Bilal Bashir Bhat
Srinagar, Aug 06: Excessive military presence in public spaces, a rigid approach adopted by the ruling power in India and, most importantly, the grave human rights violations in the aftermath of the death of militant commander Burhan Muzaffar Wani have increased home-grown militancy among the Kashmiri population.
Educated youth having picked up arms to fight for a cause, lack genuine training and are these days giving a tough time to the highly equipped government forces. Although, the situation exhibits that the current situation in Kashmir is similar to an armed struggle, it can never be compared to the insurgency of the 90s. The popular local support, the seed sown by Burhan Wani and the unrest after his death have motivated the educated youth towards militancy.
They feel that the government of India does not care about their pain and suffering due to the lingering Kashmir issue. In such circumstances, declaring militancy because of lack of economic opportunities and frustration due to high unemployment is contradictory to their demands.
The lack of political space among the youth is also considered as the major reason to force them to join the militancy. The policy ‘to punish Peter for the crimes of Paul’ need to put an end. As a journalist I found many joined the armed ranks because they were being harassed unnecessarily just because their relative and friend had joined the ranks.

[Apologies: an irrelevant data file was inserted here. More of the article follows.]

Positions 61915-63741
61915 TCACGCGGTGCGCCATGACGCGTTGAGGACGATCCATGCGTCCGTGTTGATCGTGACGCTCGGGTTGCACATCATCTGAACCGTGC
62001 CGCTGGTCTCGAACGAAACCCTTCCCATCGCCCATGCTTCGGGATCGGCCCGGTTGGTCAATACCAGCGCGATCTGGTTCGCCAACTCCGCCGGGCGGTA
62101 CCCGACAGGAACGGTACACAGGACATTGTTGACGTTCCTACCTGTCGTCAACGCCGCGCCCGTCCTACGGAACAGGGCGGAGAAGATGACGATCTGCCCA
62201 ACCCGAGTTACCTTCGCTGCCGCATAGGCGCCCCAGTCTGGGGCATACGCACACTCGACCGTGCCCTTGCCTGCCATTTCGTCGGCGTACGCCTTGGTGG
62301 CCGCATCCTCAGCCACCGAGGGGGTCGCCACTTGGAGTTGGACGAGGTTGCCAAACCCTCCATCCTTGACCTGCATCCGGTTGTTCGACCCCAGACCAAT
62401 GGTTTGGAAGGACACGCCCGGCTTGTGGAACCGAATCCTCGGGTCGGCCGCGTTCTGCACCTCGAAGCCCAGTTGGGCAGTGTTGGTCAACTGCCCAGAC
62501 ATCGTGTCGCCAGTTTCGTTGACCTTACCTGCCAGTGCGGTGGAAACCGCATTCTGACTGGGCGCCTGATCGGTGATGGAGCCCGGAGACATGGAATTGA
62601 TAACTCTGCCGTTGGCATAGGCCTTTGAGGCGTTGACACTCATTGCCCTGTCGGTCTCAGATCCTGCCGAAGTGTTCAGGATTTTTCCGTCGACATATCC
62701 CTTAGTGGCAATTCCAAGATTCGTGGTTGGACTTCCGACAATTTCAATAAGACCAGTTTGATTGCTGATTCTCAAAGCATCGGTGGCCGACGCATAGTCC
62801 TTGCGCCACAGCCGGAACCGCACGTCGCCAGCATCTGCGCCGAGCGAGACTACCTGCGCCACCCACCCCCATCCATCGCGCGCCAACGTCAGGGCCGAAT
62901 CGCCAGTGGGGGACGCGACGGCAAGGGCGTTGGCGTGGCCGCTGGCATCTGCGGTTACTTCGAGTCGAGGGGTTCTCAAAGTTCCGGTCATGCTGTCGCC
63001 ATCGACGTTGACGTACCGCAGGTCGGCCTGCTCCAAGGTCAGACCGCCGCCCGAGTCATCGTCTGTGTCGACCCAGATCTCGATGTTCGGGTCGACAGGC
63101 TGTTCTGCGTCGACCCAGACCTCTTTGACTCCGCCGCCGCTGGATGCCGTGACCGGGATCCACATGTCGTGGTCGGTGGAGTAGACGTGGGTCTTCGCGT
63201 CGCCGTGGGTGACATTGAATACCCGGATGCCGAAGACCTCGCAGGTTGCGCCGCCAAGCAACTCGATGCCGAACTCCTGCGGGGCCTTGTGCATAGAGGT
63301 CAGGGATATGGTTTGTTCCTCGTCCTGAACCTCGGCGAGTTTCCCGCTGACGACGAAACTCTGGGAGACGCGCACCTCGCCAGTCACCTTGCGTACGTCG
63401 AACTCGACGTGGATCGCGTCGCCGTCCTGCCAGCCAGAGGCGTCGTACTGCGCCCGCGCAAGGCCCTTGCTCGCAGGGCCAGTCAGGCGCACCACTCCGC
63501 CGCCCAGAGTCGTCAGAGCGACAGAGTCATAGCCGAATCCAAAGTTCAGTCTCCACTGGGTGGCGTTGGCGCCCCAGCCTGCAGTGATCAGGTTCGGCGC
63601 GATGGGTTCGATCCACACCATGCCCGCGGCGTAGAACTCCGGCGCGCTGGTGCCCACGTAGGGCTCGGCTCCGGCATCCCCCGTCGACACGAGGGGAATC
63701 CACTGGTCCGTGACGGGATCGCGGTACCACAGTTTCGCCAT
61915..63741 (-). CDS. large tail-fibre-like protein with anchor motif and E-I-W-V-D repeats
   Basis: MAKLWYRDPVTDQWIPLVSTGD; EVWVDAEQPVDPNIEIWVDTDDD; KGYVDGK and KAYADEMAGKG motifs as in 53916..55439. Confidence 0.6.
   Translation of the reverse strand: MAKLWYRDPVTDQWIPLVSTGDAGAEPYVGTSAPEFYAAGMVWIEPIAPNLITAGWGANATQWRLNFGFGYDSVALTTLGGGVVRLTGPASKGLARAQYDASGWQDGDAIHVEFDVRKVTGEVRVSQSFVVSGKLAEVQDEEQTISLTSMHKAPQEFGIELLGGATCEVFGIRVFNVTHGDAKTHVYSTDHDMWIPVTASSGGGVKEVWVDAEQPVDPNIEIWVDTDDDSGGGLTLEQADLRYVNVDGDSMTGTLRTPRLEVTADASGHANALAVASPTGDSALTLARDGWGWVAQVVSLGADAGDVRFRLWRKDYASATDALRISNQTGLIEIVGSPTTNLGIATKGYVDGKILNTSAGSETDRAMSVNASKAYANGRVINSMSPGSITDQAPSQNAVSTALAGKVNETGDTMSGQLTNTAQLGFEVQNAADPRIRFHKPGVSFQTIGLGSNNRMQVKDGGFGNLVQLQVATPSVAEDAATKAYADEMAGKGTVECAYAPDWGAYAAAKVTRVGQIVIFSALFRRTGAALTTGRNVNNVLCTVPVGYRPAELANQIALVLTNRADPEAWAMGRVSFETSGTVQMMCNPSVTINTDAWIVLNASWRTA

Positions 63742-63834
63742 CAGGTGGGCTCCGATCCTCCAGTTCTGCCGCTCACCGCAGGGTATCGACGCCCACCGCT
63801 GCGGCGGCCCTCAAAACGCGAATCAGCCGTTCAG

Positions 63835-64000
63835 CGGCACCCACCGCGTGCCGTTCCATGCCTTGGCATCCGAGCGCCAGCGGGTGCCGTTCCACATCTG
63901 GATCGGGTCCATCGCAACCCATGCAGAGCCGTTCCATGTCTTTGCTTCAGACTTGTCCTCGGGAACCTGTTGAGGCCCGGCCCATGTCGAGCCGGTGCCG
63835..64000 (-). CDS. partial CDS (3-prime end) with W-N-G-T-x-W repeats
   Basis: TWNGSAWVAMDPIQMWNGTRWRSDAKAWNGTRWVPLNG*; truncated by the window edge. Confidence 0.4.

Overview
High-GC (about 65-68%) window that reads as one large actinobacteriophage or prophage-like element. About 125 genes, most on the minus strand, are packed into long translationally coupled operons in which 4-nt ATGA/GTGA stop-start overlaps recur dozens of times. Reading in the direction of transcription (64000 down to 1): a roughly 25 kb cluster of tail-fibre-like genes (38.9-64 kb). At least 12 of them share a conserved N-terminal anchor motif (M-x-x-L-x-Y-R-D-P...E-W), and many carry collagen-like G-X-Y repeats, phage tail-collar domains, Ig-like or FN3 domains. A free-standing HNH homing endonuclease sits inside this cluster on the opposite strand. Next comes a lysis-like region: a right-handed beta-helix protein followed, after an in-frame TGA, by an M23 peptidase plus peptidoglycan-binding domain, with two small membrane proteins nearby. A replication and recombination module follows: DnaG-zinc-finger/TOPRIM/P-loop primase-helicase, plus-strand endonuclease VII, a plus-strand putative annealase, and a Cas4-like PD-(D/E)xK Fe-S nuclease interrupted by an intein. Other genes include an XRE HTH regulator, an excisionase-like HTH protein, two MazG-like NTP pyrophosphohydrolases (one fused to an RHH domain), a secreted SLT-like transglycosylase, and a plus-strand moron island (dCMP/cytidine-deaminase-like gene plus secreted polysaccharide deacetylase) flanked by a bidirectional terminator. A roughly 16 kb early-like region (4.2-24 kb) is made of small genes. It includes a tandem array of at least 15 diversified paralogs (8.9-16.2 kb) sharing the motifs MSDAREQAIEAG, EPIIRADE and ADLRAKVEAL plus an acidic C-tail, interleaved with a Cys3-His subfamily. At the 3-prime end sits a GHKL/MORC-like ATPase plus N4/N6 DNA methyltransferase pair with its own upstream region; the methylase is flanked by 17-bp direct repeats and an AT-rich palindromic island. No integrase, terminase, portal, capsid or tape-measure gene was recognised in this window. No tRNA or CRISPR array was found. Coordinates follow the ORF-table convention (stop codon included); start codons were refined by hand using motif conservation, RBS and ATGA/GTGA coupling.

Before the 2016 unrest, the Indian army under the Armed Forces Special Powers Act (AFSPA) used to cordon off the whole area or village for an encounter with armed militants. After Burhan Wani’s killing, the whole scenario has changed. Now, the local populace come out on the streets during search operations and starts throwing stones to help the militants escape. Many civilians have lost their lives and a large number of people have been maimed. With such obstructions the army has, on several occasions, called off the search operations.
Undoubtedly, there is much support to the militants in Kashmir by the local people, but the fact is that youngsters mostly get killed within a period of a month or two after joining militancy. Every encounter ends on a bitter note. Sometimes, civilians also fall to the bullets from the forces. Militant, innocent, policeman or even army at the end of the day, is made up by humans who lose their precious lives.
To end the humanitarian crisis in Kashmir, the New Delhi has to shun its stubbornness and initiate a process by taking concrete and honest steps for the resolution of the Kashmir issue. (KNB)